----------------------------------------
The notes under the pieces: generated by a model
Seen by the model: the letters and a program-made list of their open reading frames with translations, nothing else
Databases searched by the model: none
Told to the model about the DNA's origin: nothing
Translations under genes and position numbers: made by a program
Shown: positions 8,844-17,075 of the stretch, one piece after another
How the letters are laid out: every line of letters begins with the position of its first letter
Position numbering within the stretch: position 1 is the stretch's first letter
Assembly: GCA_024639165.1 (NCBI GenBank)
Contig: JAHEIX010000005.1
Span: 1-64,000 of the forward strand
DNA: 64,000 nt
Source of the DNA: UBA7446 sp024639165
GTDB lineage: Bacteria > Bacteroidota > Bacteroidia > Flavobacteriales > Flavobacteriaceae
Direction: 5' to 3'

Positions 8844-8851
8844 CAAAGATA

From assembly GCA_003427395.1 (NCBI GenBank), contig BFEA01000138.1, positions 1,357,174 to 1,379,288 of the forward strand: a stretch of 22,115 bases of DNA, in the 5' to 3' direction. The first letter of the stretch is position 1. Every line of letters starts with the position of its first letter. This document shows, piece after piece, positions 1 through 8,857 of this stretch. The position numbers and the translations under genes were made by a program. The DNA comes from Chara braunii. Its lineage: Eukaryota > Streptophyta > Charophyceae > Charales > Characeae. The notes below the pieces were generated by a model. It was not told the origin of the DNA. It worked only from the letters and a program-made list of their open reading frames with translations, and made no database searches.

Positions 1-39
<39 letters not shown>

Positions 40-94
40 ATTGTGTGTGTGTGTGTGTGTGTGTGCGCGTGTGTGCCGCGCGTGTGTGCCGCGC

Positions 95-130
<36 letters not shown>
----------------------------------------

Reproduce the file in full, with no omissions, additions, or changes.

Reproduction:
The notes under the pieces: generated by a model
Seen by the model: the letters and a program-made list of their open reading frames with translations, nothing else
Databases searched by the model: none
Told to the model about the DNA's origin: nothing
Translations under genes and position numbers: made by a program
Shown: positions 8,844-17,075 of the stretch, one piece after another
How the letters are laid out: every line of letters begins with the position of its first letter
Position numbering within the stretch: position 1 is the stretch's first letter
Assembly: GCA_024639165.1 (NCBI GenBank)
Contig: JAHEIX010000005.1
Span: 1-64,000 of the forward strand
DNA: 64,000 nt
Source of the DNA: UBA7446 sp024639165
GTDB lineage: Bacteria > Bacteroidota > Bacteroidia > Flavobacteriales > Flavobacteriaceae
Direction: 5' to 3'

Positions 8844-8851
8844 CAAAGATA

From assembly GCA_003427395.1 (NCBI GenBank), contig BFEA01000138.1, positions 1,357,174 to 1,379,288 of the forward strand: a stretch of 22,115 bases of DNA, in the 5' to 3' direction. The first letter of the stretch is position 1. Every line of letters starts with the position of its first letter. This document shows, piece after piece, positions 1 through 8,857 of this stretch. The position numbers and the translations under genes were made by a program. The DNA comes from Chara braunii. Its lineage: Eukaryota > Streptophyta > Charophyceae > Charales > Characeae. The notes below the pieces were generated by a model. It was not told the origin of the DNA. It worked only from the letters and a program-made list of their open reading frames with translations, and made no database searches.

Positions 1-39
<39 letters not shown>

Positions 40-94
40 ATTGTGTGTGTGTGTGTGTGTGTGTGCGCGTGTGTGCCGCGCGTGTGTGCCGCGC

Positions 95-130
<36 letters not shown>